Gibbons v. Brown

716 So.2d 868 (Fl. Dist. Ct. App. 1998)

Yeazell, pp. 192-193


Facts: Brown and her husband got into an accident with Gibbons.  Brown’s husband was driving, and Gibbons allegedly gave him bad directions, causing the accident.  Gibbons, a Texas resident, sued Mr. Brown in Florida.  Two years later, Mrs. Brown sues Gibbons in Florida, alleging that Gibbons is subject to jurisdiction in Florida because of the suit she filed there earlier on the same subject matter.


Issue: Does the Florida “Long-Arm” statute give the state jurisdiction over Gibbons?


Rule: Florida shall have jurisdiction over a defendant who is “engaged in substantial and not isolated activity” in Florida.  This is construed to be a higher standard than the federal constitutional one.


Analysis: The court assumes that the first lawsuit is over, and thus finds that Gibbons is not currently engaged in any activities in Florida.  The court says that brining a lawsuit in Florida shouldn’t hang over your head for the rest of your life.


Conclusion: The court dismisses Mrs. Brown’s lawsuit.


Notes and Problems


1.     The court doesn’t address the constitutional test, but rather just the Florida statutory test which has a higher threshold for jurisdiction.

a.      Ms. Gibbons’s activity doesn’t satisfy the Florida statute because she is not currently engaged in any activities in Florida.

a.      Assuming that purposeful availment doesn’t have a time limit, Florida would have jurisdiction if it had a statute like that of California.  You could employ the five factor test from World-Wide and say that though the contacts may be small, fair play is satisfied.  Hanson gives us the “purposeful availment” test mentioned above.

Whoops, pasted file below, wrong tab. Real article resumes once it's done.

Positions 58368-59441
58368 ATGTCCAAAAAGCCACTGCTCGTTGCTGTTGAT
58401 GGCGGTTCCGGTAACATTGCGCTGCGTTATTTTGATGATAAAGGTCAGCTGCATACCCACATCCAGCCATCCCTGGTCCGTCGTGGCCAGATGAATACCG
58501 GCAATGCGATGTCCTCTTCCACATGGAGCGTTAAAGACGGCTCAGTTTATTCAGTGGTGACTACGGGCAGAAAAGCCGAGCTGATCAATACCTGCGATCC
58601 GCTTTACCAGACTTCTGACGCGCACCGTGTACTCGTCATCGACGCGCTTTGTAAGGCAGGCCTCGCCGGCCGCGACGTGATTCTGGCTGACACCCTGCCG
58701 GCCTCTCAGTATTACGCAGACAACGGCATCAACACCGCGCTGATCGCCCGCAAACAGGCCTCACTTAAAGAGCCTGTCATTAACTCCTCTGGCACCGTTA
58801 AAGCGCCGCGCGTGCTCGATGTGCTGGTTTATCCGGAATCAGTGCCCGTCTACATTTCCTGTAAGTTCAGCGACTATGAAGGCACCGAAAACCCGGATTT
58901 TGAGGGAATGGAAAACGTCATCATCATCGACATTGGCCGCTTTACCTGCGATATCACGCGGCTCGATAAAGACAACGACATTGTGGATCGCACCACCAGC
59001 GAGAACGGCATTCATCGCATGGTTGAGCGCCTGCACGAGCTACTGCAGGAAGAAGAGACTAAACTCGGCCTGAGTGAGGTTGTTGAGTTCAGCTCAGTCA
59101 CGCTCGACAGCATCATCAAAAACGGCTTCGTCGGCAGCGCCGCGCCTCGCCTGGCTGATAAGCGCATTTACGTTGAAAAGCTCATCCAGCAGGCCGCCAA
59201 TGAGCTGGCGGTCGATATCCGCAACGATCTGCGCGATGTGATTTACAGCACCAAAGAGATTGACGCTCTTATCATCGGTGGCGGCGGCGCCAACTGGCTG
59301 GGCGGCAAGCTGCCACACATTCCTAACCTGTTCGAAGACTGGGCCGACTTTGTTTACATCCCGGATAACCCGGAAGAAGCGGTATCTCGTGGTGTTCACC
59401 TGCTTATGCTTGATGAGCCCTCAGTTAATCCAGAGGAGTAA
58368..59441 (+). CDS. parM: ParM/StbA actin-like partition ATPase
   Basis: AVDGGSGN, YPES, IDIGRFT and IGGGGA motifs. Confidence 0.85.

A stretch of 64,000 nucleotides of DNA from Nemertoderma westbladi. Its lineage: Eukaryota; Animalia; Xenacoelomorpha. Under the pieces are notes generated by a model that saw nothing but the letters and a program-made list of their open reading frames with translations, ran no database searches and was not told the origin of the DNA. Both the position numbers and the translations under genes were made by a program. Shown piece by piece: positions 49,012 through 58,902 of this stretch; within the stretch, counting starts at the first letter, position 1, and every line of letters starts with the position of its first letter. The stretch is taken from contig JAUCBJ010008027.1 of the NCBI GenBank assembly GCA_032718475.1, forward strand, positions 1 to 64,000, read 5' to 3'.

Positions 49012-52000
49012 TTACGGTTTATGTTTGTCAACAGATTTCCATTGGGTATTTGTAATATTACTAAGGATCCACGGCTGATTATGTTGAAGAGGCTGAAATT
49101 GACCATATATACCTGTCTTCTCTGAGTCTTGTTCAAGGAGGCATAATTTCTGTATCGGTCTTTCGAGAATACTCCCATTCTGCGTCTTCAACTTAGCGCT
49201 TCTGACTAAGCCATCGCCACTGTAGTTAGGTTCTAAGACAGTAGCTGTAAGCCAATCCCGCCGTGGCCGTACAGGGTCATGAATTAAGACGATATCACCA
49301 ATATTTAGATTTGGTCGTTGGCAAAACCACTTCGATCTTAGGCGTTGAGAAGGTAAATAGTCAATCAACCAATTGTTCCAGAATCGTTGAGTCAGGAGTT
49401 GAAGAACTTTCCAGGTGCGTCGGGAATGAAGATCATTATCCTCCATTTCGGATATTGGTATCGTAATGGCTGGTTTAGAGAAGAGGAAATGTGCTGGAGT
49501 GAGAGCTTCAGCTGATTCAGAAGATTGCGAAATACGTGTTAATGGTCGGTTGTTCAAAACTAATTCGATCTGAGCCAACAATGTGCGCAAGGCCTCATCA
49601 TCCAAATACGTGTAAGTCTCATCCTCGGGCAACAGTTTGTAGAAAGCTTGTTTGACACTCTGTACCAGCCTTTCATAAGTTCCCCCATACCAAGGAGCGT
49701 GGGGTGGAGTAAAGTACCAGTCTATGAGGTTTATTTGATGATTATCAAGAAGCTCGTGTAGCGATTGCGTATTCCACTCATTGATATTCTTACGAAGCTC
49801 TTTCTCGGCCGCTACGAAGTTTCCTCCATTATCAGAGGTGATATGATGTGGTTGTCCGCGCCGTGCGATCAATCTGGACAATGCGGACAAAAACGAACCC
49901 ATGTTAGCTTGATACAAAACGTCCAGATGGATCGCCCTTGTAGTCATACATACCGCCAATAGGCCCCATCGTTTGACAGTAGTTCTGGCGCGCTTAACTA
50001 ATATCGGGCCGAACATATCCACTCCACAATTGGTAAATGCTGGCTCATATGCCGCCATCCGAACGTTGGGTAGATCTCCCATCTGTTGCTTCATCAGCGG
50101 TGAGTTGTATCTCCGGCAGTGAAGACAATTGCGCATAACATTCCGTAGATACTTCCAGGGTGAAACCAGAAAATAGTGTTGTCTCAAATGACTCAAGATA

b.     Gibbons is distinguishable from this case based on the Florida statute involved.  If California had the same statute back then as it does now, there would be no problem of state law to overcome in order for California to get the maximum possible jurisdiction allowed by the Constitution.


a.      In order to make the statute the same as the due process clause, you would get rid of the words “tortious act”, because presumably you can get jurisdiction over a contract breaker as well.  You would get rid of “injury” and “within the state”, as well as “regularly” and “in the state”…well, basically, you would have to change the whole thing.

b.     If you interpret the words “person or property within the state” to include persons domiciled in the state of New York but who are out of the state, for example, to see a doctor, then there’s jurisdiction.  But it seems that the court interpreted the statute as meaning the person must have been physically in the state of New York when the injury occurred.


a.      The state test is always a threshold test that you do before you even look at the Constitution.

b.     It could be good for business for a state to restrict its jurisdiction.  Companies might like doing business there better if they know they are less likely to have to defend themselves in that forum.

c.     Even if the statute is written one way, it may be interpreted more broadly.

4.     The Florida long-arm statute would apply in a federal district court in Florida, but not in a federal court in Texas.


a.      Since notice is a necessary but not sufficient condition for personal jurisdiction, there’s no problem constitutionally, unless I misunderstand and Steve Y. is telling me that notice has been construed to be sufficient for personal jurisdiction.  In either case, federal courts might sometimes serve notice but subsequently find that there is no personal jurisdiction.

b.     The problem here is that there’s a lack of notice to the defendant that he could be subject to personal jurisdiction on a state claim, contrary to the clear language of the statute.  It is the right result as far as efficiency goes, I suppose.


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